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Tag Archive: Alberto Ponticelli


  

Review by C.J. Bunce

Life in California is not all that sunny for everyone.  The fourth and last of our reviews of the initial release of graphic novels from new publisher TKO Studios looks at Goodnight Paradise, a peek into the day-by-day drudgery and dim chance of survival of the homeless.  When a homeless girl is found dead in a dumpster, the man who found her has enough information to find her killer.  Unfortunately his mind is addled through a rough life, alcoholism, and mental illness, and he’s struggling to put it all together.

Readers are introduced to a story “ripped from the headlines” like an old Law & Order episode, as real-world tech corporation Snapchat makes new millionaires and billionaires, and outside its doors across Venice Beach the poor and the homeless are getting shuffled away, the culture of the town turned upside down as real estate shifts and the past culture of the area is squeezed out.  The people living in the alleys all are at the end of their ropes, just to varying degrees.  As more young people hit the streets without income sources, those with mental illnesses run out of their prescription drugs to keep them in control, compounding their struggle as they spiral into confusion and anger.  Enter Tessa, a young woman who leaves home to come to the coast to see the ocean.  She befriends a small, tight group of people who protect each other.  When she videotapes a woman being drugged for sex by one of the new rich types at a party, she’s hunted down by his thug to protect the guy’s reputation.  But is everything as it seems in Goodnight Paradise?

Writer Joshua Dysart (Unknown Soldier, B.P.R.D.) creates a deconstructed superhero of sorts out of his homeless protagonist.  This man is like DC Comics’ Oliver Queen, but stripped of his money and his sanity, yet his sense of right and wrong remain intact.  Artist Alberto Ponticelli (Unknown Soldier), with colors by Giulia Brusco (Scalped), introduce readers to layered characters in scenes not using sleight of hand so much as revealing the realities of perception and bias.  Scenes that seem one way at first only are rediscovered by the reader to have their meanings changed when seen and explained from the perspectives of other characters–in a way Ponticelli shows the comic book medium can take advantage of.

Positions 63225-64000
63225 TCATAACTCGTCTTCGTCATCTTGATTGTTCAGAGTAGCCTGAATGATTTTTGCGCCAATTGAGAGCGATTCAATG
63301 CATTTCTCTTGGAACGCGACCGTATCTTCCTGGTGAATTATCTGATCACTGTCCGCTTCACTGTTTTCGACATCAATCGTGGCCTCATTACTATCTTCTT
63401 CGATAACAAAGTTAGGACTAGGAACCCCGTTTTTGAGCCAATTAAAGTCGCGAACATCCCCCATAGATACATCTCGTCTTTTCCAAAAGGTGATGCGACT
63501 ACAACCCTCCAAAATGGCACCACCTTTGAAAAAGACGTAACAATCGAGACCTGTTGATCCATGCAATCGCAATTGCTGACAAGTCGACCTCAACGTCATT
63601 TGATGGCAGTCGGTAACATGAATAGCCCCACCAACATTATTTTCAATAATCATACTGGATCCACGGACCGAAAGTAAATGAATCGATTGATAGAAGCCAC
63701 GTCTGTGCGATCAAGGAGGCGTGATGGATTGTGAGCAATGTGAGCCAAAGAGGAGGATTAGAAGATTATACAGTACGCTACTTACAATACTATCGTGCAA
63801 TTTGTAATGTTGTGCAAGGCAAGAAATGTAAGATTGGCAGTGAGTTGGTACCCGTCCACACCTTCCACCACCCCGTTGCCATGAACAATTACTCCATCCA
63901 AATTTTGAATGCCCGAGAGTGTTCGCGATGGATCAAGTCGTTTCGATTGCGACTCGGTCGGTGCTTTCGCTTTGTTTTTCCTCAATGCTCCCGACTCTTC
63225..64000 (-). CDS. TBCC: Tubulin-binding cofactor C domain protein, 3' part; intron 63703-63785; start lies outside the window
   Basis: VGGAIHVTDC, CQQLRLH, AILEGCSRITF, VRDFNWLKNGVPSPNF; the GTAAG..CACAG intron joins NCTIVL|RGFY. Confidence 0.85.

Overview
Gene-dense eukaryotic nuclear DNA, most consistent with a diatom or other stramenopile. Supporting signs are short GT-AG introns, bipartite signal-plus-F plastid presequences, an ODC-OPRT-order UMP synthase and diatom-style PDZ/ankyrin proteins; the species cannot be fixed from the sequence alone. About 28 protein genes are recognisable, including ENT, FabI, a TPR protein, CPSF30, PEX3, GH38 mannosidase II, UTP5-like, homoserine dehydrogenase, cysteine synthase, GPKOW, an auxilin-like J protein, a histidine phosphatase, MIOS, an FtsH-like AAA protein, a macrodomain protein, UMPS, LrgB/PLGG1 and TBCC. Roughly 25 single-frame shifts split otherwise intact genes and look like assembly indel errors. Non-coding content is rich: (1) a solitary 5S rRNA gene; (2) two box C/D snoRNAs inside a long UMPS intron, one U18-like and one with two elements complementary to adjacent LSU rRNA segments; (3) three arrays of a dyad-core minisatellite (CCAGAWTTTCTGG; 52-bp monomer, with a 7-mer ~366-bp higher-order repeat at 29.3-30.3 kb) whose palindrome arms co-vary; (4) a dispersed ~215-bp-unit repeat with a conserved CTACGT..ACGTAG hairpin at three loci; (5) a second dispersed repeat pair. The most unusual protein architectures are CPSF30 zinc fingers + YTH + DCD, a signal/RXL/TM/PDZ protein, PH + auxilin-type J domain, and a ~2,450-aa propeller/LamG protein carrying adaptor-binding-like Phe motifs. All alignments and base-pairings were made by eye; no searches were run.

Here is a preview of Goodnight Paradise:

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Rogue Trooper was originally a comic book strip from the pages of the British comic 2000 A.D, created by Gerry Finley-Day and Watchmen’s Dave Gibbons.  Rogue is the name of a genetic infantryman or “G.I.” who is a soldier on a mission along with three dead soldier friends suspended in the form of bio-chips mounted to his equipment: Gunnar (mounted atop Rogue’s rifle), Helm (attached to his helmet), and Bagman (attached to his backpack).  It’s a gritty war comic, and a mash-up with sci-fi elements.

A future war has poisoned the entire atmosphere of Nu-Earth, prompting one side to create Genetic Infantrymen: blue-skinned soldiers who can breathe the toxic air, equipped with bio-chips to record their personalities in their final moments for eventual re-corporation. But a traitor sold the G.I.s out, and all but one were slaughtered. Now he stalks Nu-Earth on a mission of revenge, aided by his dead friends now “living” in his gun, helmet and backpack. He is the last G.I.-the Rogue Trooper!

After the break, click this link for a preview of the new Rogue Trooper series courtesy of IDW Publishing:

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